Kentucky native and longtime United Press International White House correspondent Helen Thomas died early Saturday, July 20. She was 92.
Thomas covered every president from John F. Kennedy to Barack Obama for UPI and later Hearst News Service, opening doors for other female journalists every step of the way. In the world of Beltway political journalism, I’m hard-pressed to think of a single “first” for women in journalism that wasn’t achieved by Thomas.
I’m sad I never got a chance to meet my former UPI colleague, especially since she played an important part in one of my first big “scoops” and probably never even knew it.
During the Dec. 16, 1998 formal sentencing of convicted Heath High School gunman Michael Carneal, I ended up being one of only three photographers allowed in the courtroom (and almost certainly the only one shooting color negative and slide film, as opposed to the low-resolution digital cameras — barbaric, by today’s standards — in use by my competitors at the time).
I laid out my case on the judge’s answering machine — it could have been voicemail, but in 1998 was still most likely an answering machine — and got a call back from Hines’ assistant later that day saying the judge was granting my request to photograph Carneal’s sentencing.
My argument had won the judge over, she explained, but he did have one question: Would Helen Thomas be writing the story? “He’s a big fan of Ms. Thomas’s work,” the judge’s assistant explained. “Can we request Helen Thomas?” she asked, jokingly.
I told the judge’s assistant I couldn’t promise anything, but I’d certainly pass His Honor’s request up the food chain. I can’t remember who was working the photo desk in DC that day (probably Ricardo Watson), but I do remember they got a big kick out of hearing how I was able to gain courtroom access for the sentencing. Not bad for a Kentucky boy, I guess.
“She was very fond of photographers,” former UPI photographer Dirck Halstead wrote on the White House News Photographers Association blog after Thomas died. “She held them in great respect as colleagues; especially those who she knew had worked for UPI.”
Halstead and Thomas both started covering the White House for UPI at the outset of the Kennedy administration. Halstead spent more than 15 years at the wire service in total, being elevated to photo chief of its Saigon bureau during the Vietnam War. He then went on to become one of TIME magazine’s most prolific political photographers and still holds the record for most TIME covers shot by a single photographer — 47, over the course of approximately 29 years.
In the nine or so years I worked for UPI covering mostly Kentucky and Tennessee, the venerable old wire service was already a mere shell of its former self, long since giving up its seat on Air Force One to save money and hardly ever traveling with the president outside suburban Washington. Otherwise, Thomas might have traveled with President Bill Clinton during his April 1998 visit to Kentucky, the first presidential assignment I ever covered.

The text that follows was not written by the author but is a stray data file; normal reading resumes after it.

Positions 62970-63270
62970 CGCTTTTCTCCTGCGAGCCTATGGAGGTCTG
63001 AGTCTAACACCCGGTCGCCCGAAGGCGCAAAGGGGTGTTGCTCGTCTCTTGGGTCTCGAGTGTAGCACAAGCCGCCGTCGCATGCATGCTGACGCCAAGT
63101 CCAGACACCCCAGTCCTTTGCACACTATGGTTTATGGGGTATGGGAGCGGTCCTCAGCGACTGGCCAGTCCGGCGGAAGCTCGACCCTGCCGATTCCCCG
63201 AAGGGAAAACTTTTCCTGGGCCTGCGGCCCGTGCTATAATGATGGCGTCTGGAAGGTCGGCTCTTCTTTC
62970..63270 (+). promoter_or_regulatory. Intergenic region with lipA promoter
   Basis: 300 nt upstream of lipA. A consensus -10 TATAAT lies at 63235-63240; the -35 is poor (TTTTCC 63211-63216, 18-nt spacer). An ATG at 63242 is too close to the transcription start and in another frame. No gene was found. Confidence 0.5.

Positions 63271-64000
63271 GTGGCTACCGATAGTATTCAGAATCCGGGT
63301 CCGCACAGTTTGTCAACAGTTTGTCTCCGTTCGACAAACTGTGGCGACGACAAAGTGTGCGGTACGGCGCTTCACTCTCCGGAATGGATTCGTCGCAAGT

After 57 years at UPI, Thomas resigned in May 2000 — one day after the flagging wire service was purchased by News World Communications, a media conglomerate established in 1976 by the Rev. Sun Myung Moon, founder of the Unification Church.
Thomas never said publicly she was leaving UPI because of News World Communications’ ties to the Unification Church, but she also wasn’t the only journalist to jump ship after the acquisition. Lee Michael Katz, then UPI’s international editor, called his own resignation following the change in ownership a “no-brainer” and told the New York Times he was certain Thomas quit for the same reason.
“Look at the timing of this,” Katz told the Times in 2000, “and Helen’s devotion.”
If not for the Moonie invasion, I suspect I would have gotten to work with Thomas at some point during Vice President Al Gore’s 2000 presidential campaign — my second presidential race and the first one I photographed extensively. I criss-crossed the Mid-South covering Gore that year, photographing his formal campaign announcement, running mate announcement, Super Tuesday victory celebration, election night returns party and numerous other rallies and town hall meetings in between.
UPI sent a reporter from Washington to Nashville for Gore’s election night event and I made sure we got together, although I can’t immediately recall his name. Had Thomas still been a Unipresser at the time, I suspect that reporter would have been her.
It’s possible Hearst may have sent Thomas to Nashville for the election, but, if so, I never knew it. Either way, our paths probably wouldn’t have crossed at the time since she wasn’t with UPI anymore.
Current and future generations of political journalists — especially women — would do well to make use of a different phrase: “Thank you, Helen Thomas.”
May she rest in peace.